Corduroy Teacher Resources

Find Corduroy educational ideas and activities

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First graders listen to a story and respond orally and in writing to questions the teacher asks about the Corduroy books. They develop an adventure story using the Corduroy character. They then review other books by the same author and discuss them in class.
In this Corduroy instructional activity, students watch a Corduroy video, read a Corduroy passage, and label the dialogue with who said what. Students complete 7 multiple choice questions.
First graders, after reading Corduroy, relate Corduroy's emotions to their own emotions in a 'feelings chart'. They relate feelings of friendship, acceptance and belonging.
Students complete pre reading, writing, and post reading activities for the book Corduroy. In this guided reading lesson plan, students complete writing, go over vocabulary, answer short answer questions, have discussions, and more.
Young language arts learners write and illustrate a short fantasy story based on the book Corduroy. First, learners need to develop a character. Then, through their writing and illustrations, they take their characters on adventures through the Getty Museum. The perfect post-field trip activity, learners could complete this creative project after any field-trip! 
Learners complete reading comprehension activities for the book Corduroy. After reading independently or in pairs, students answer questions orally as a class. They retell their favorite part of the story with the instructor and complete an illustration of this part of the story.
First graders compare the main characters in the story Corduroy with those in Zigzag. They explore the themes of character, setting, problem, and resolution while viewing picture sets that show similarities and differences and discuss as a class.
Students listen to the book Corduroy and observe his buttons.  In this counting lesson, students roll dice and count how many dots.  Students choose button for each dot on the dice. Students put the buttons on a bear.
Who doesn't love this book? A Pocket for Corduroy provides excellent vocabulary practice in context for budding readers (although this strategy could be used with any text). Before reading it aloud, go over the new terms: affectionate, hesitate, inspired, and reluctant. Help them utilize context clues by asking kids to raise their hands when they hear one of these words. There are questions to challenge perception for each, prompting connections to familiar concepts. Also, don't limit the graphic organizers to struggling pupils as they are helpful for all learners!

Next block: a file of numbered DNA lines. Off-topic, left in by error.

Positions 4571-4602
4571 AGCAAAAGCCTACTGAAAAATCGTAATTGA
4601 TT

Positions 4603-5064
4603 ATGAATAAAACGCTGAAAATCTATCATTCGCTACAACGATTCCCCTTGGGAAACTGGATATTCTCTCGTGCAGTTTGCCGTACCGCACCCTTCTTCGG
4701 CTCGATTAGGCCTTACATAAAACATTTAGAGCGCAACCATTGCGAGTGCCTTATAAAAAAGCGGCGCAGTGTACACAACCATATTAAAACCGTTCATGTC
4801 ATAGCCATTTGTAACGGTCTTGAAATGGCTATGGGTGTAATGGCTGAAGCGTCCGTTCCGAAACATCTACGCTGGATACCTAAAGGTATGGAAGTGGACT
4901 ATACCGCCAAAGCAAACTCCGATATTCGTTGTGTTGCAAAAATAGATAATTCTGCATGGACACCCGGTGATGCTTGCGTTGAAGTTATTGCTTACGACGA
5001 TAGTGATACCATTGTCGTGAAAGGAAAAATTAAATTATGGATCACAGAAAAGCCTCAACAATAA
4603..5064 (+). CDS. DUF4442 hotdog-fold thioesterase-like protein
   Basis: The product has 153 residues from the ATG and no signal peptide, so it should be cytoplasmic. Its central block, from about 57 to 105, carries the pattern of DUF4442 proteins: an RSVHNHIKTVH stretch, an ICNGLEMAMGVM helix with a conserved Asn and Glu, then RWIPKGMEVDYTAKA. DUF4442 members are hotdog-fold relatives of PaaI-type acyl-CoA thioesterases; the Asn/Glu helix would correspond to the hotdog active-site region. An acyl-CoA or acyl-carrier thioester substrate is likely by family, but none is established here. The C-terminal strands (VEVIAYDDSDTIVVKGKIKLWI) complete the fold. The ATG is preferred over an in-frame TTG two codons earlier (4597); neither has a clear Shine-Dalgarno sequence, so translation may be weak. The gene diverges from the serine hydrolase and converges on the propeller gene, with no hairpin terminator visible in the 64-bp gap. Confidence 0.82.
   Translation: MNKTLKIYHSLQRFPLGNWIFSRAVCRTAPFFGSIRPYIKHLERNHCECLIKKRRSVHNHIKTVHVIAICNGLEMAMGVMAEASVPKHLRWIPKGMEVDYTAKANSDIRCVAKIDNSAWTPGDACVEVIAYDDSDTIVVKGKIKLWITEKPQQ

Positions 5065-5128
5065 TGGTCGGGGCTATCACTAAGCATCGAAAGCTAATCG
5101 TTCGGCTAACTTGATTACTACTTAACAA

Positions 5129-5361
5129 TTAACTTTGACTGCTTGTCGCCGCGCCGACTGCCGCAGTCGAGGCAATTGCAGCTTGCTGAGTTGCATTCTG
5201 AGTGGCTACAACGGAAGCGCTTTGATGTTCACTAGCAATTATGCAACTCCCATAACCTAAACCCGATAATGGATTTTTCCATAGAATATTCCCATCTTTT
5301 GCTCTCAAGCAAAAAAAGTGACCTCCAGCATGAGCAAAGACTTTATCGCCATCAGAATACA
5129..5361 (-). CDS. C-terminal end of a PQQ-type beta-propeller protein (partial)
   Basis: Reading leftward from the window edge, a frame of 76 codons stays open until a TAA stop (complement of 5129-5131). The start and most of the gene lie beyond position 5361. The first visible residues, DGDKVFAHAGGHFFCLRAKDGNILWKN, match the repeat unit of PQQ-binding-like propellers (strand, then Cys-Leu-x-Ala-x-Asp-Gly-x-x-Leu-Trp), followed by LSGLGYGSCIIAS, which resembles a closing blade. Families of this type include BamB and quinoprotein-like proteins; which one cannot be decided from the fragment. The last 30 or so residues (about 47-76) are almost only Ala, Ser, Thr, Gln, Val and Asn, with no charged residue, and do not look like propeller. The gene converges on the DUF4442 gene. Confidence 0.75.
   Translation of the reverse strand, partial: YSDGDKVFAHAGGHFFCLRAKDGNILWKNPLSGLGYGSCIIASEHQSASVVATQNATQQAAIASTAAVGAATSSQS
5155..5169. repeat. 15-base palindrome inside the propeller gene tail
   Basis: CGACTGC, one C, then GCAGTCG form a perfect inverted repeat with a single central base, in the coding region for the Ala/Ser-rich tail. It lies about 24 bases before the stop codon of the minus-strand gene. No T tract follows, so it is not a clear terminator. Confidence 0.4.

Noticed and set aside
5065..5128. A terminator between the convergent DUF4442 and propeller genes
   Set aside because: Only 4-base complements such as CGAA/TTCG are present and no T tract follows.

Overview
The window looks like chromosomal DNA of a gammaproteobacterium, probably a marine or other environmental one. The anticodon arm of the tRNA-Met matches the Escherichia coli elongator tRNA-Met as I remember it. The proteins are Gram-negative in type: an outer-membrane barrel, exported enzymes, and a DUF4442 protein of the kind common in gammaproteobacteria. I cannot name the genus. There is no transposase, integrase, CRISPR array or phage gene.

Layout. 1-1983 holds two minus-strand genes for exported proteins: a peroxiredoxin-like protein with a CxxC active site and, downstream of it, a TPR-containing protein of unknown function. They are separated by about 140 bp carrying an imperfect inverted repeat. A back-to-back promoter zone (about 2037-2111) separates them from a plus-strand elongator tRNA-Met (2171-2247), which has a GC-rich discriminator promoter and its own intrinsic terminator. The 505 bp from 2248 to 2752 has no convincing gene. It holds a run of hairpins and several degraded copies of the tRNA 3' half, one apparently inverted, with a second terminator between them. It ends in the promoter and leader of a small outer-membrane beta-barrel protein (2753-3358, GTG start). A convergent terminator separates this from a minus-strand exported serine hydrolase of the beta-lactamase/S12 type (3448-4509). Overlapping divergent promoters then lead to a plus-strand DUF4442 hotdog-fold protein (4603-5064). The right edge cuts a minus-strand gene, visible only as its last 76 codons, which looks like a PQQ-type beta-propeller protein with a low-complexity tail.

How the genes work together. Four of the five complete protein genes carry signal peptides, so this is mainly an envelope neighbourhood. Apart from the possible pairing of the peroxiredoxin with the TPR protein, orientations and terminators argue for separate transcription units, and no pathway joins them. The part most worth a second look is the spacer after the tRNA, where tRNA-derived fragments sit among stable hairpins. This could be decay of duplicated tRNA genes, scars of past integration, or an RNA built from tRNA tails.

Students use corduroy to make a creative name board. They are read to from a corduroy book and draw pictures based on what they heard.
First graders read the story of "Corduroy." They discuss what happened to Corduroy. Students write their own notice for their lost bear. Students make their own bear and decorate it.
Young scholars listen to the story "A Pocket for Corduroy" and choose 3, Tier Two vocabulary words. In this "A Pocket for Corduroy lesson plan, students listen to specific words from story. Young scholars then  define the meaning of the words in correct context to the words' usage.
Learners recognize their own name and their classmates names. In this name recognition lesson, students listen to the story of Corduroy and sing a song to help them learn their classmates names and to help them recognize their own name.
Students receive activity bags to bring home and share with their families. They are excited to have "homework" and they accomplish several skills by completing the activities within the bags. This is great for special needs students.
Students enhance their literary skills through phonemic awareness. In this reading development lesson, students read several storybooks and analyze the phonetics, vocabulary, and overall story. The students then rewrite what they have heard and act out the story in a skit.
Here is an opportunity for your first graders to take a close look at plants: what they need to survive, how they grow, and the names of each plant part. The book, Corduroy's Garden is used to open the instructional activity. Then, youngsters utilize the KidPix program to construct a picture of a plant, and to label all of the parts - the root, stem, leaf, and flower. A very good instructional activity!
Students create their own patterned quilt square. In this patterns lesson, students compare different fabrics. Students describe the fabric and notice patterns. Students also dance like flowers do in the wind.
Students, by participating in a classroom toy store, are introduced to the penny.
Students read the book Corduroy and tell if they liked or didn't like the story. In this books lesson plan, students have a stuffed bear to hold while reading the story.
Second graders observe and demonstrate how to measure different objects. They listen to the book "Corduroy," and measure different aspects of a teddy bear, discuss how to measure using a variety of units of measurement, and complete a Measurement Mania Recording Sheet.

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